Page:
With the wheel turning slowly I add a coil of clay to the roughened outer edge of the clay that is on the wheel. When working with fresh, soft clay it is not always necessary to add any water or slip to a join like this. In fact you really need to avoid adding much water, because it may cause the join to slide when you later throw the wall that you are making.
Make a good long scarf join where the clay merges with the other piece at a shallow angle. Wiggle the clay surfaces around as you press them together. You should feel the clay "grab" as the pieces join. Thumb off the excess clay.

I steadily work round the coil pressing the edges down inside and out with my fingers and thumb. It is important to make a good job of this, and to avoid trapping any air in the join.

Then I add a second coil of clay to the first. No water is needed for this because the clay is fresh and moist.

 I scarf in another length of clay to fill in the gap.

 I thumb the second coil down over the first.

Then I use a damp sponge and finger pressure outside the wall, and finger pressure from my other hand inside the wall to smooth out the coils and to grow the wall higher. I wasn't able to show the inside hand as it was holding the camera for this photo, but normally it would be in contact with the outside hand when doing an operation like this!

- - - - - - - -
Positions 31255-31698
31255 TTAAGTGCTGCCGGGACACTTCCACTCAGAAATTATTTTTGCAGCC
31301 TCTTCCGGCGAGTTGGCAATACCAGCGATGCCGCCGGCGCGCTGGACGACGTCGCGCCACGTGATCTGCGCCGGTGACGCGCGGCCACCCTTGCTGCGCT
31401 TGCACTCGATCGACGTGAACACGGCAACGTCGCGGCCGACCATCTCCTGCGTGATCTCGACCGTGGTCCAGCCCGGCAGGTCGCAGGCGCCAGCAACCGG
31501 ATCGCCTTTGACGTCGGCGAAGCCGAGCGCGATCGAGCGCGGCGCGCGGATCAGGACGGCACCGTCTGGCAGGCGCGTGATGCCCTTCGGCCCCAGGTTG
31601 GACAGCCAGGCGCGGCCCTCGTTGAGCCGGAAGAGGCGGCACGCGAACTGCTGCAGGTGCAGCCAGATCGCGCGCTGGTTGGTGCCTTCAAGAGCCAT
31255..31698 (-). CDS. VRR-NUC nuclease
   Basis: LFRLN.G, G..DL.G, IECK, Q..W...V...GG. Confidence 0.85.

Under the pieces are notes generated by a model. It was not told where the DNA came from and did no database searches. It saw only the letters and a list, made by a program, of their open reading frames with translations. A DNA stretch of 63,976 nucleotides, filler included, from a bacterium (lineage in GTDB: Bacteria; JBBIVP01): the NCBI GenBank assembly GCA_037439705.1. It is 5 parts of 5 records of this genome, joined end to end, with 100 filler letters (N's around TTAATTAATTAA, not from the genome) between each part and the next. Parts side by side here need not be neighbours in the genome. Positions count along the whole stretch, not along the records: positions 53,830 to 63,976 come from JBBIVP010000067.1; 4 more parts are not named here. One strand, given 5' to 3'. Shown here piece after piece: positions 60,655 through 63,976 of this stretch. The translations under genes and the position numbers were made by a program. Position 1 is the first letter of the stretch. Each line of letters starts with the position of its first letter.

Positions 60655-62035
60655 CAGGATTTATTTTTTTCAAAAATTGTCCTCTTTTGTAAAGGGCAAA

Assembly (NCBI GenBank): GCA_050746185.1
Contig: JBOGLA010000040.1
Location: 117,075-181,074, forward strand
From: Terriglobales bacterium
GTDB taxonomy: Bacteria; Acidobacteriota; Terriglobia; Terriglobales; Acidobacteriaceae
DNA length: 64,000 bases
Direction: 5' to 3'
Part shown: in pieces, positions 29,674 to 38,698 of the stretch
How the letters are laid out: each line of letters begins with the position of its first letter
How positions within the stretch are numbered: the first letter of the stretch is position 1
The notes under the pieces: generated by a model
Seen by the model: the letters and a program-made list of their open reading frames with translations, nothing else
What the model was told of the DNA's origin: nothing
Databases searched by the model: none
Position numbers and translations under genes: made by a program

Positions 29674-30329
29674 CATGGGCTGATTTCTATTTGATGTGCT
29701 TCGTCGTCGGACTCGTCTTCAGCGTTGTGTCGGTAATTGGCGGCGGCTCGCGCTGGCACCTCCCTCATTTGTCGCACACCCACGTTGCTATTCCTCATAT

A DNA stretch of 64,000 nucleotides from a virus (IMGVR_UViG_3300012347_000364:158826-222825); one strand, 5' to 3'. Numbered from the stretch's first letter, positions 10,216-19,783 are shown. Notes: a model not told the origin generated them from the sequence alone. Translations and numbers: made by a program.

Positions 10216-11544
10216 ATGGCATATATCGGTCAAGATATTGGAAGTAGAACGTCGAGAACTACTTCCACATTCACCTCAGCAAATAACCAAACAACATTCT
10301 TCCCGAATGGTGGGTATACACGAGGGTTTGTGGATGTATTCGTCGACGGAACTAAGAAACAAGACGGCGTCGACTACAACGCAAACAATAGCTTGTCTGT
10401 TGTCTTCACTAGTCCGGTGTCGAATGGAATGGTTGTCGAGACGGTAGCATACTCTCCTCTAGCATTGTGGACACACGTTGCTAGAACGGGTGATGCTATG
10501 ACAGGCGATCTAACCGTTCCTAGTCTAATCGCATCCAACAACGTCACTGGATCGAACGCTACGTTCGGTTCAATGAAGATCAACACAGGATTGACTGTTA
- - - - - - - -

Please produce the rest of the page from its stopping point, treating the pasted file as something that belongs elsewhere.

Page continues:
The wall has risen to where I want it, and is now fairly even in thickness.

With the wheel turning slowly I trim off the uneven clay from the top with a wire.
I am working on this pot stand with it upside down, so this edge with form the "foot" of the pot stand.

I thicken the "foot" by bending it out, and carefully folding it down. You have to be very careful not to trap a pocket of air when you do this, so do it progressively expelling the air as you go.

I finish this decoratively by forming a ridge.

Two days later, when leather hard, I was able to cut out areas with a wire, and  add decoration with clay stamps. Then I turned it over, added a coil of clay around the edge, and pulled that to form a rim.

Here are 4 plant stands shortly after finishing. Making each one was a slow process, but I was very pleased to be able to make at all. In fact they gave my confidence a great boost! The largest pot stand uses more than 6 kilograms of clay.

Coming up in my next post will be a sequence of photos that show the making of a large owl that I completed last week.

Soon I will be having an extended break from making pottery, because I will be having an operation on my troublesome shoulder. ACC finally approved my claim and everything has happened with considerable speed since then. The operation is scheduled for 10th October.

Sunday, August 28, 2016

Earthenware jugs and bowls.

Fresh from the kiln, new earthenware jugs and bowls.